This paper examines the growth of per capita GDP in the West Bank and Gaza Strip (WBG) from 1950 to 2005. Data from Israel’s Central Bureau of Statistics and the World Bank is integrated with Angus Maddison’s estimates of per capita GDP of the WBG and Israel to produce new estimates of per capita GDP for the WBG from 1950–2005 in 1990 international dollars. With these new estimates, it is possible to compare the growth in WBG from an international perspective. One finding is that from 1968 to 1999 the economic growth in WBG was the tenth highest in the world.
This historical anthropology of the rise and fall of Israel’s post-1948 sardine purse-seining development project shows what happens when marginalized groups, who are initially excluded as “backward” or “primitive”, enter modernization projects that are based on politics of skillfulness and experts’ control over the labor process. By focusing on the role that skills play in the struggle between experts and artisans over the labor process, I show how the dynamics within state-run production apparatuses can make workers and experts face dilemmas about productivity, profit, and effectiveness, leading to such projects’ implosion. This mode of analysis exposes the contradictions within projects of governance as well as in their relational intersection with the people they subjugate and exclude.
The article explores the Zionist cultural economy in interwar Palestine,
by studying the emergence of the field of consumption as an arena for
political struggles among Jews and between Jews and Arabs. The Jewish
nationalist movement employed dominant contemporary assumptions about
economic nationalism in attempts to politicize the economy of British
Palestine, including through campaigns advocating ethnonational
separatism in consumption. Unlike other “buy local” movements around the
world, these were not directed solely against imports; rather, they
were often “buy Jewish” campaigns waged against the consumption of
commodities produced by the rival ethnonational sector in Palestine.
Using a variety of archival and media sources, the article tracks the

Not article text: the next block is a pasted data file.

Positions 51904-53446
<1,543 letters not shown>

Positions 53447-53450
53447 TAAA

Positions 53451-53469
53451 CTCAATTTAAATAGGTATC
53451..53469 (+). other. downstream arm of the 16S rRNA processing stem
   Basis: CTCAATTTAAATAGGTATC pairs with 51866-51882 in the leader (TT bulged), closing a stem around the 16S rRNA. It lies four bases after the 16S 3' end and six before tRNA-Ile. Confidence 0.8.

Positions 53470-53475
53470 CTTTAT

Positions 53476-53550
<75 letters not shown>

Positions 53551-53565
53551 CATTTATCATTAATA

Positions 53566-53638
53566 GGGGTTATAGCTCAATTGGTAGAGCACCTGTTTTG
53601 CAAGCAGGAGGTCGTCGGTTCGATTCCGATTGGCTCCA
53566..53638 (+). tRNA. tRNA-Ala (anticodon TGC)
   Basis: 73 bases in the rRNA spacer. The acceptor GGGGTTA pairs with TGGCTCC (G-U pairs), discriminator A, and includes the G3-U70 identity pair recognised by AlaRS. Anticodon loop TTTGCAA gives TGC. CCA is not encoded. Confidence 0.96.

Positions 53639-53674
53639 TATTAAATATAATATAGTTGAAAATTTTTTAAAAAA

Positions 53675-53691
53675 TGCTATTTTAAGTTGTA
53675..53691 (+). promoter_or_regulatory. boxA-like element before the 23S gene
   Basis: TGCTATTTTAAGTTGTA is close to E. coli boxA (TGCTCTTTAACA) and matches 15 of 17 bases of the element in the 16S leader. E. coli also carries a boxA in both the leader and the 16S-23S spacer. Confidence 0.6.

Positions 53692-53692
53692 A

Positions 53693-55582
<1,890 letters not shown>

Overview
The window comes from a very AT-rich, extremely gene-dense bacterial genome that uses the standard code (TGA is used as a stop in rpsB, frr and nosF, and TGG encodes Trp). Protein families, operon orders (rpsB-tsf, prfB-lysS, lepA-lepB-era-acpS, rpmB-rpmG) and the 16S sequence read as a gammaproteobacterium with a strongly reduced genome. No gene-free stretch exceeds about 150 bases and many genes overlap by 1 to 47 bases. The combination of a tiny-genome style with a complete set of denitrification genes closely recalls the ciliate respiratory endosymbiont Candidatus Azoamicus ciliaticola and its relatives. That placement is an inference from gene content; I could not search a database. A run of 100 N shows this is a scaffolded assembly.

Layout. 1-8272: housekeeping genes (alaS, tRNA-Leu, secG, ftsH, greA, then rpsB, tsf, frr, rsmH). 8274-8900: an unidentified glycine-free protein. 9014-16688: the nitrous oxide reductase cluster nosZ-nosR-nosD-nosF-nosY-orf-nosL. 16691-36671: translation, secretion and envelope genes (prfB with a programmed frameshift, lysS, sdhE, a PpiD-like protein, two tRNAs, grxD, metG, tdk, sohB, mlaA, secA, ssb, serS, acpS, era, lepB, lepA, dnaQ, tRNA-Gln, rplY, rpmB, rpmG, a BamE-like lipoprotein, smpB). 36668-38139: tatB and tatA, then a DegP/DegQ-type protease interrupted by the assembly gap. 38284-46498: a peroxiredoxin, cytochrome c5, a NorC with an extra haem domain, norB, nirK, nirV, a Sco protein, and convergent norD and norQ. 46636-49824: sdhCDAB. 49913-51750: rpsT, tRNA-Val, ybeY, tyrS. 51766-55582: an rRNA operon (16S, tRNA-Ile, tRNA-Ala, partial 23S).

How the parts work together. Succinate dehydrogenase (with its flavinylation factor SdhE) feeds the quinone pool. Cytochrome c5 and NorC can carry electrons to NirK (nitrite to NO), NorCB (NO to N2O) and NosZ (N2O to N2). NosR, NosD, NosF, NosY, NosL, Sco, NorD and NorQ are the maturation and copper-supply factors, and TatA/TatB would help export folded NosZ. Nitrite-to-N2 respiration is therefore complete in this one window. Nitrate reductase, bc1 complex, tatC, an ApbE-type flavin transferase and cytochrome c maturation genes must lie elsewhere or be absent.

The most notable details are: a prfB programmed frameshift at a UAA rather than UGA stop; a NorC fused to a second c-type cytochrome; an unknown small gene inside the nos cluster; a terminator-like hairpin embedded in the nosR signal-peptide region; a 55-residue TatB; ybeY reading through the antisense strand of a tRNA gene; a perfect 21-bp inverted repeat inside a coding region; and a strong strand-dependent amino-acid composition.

development of Jewish separatist consumption campaigns in interwar
Palestine, uncovering a gradual amplification of their ethnonational
emphasis that paralleled the escalation of the Arab–Jewish conflict. The
cultural mechanisms used to attribute ethnic qualities to objects and
define them as either “Jewish” or “foreign” are analyzed with particular
attention to the conceptual contradictions in the definitions of a
Jewish product, which were shaped by economic conflicts and the diverse
political conceptions of Jewish identity. The study of separatist
consumption sheds new light on the “dual society” thesis, revealing the
deep grip of separatist approaches across multiple layers of the Jewish
middle class in the Yishuv.
By studying two Middle Eastern cases, Israel and Turkey, this study seeks to understand how countries with chronically high inflation achieve permanent stabilization. It is argued that each case of successful stabilization is facilitated by a combination of favourable political conditions. Having an acute crisis is a necessary though not a sufficient condition. It is argued that what politically seems to help most is the creation of ‘social and political consensus’. A wide support for stabilization is more likely if the stabilization plan distributes the costs of stabilization more equally. Skilful leaders also help build consensus and they are more important where other conditions are unfavourable. All these conditions were instrumental in the case of Israel, which is a stable and established democracy. The Turkish case demonstrates that if stabilization is initiated without a consensus, it would prove to be a political disaster for the implementing government. However, rapid positive economic results and favourable political changes may later contribute to creating political and social support for stabilization. In fact, for stabilization to be successful, consensus in the medium term is as or even more important than consensus in the short term.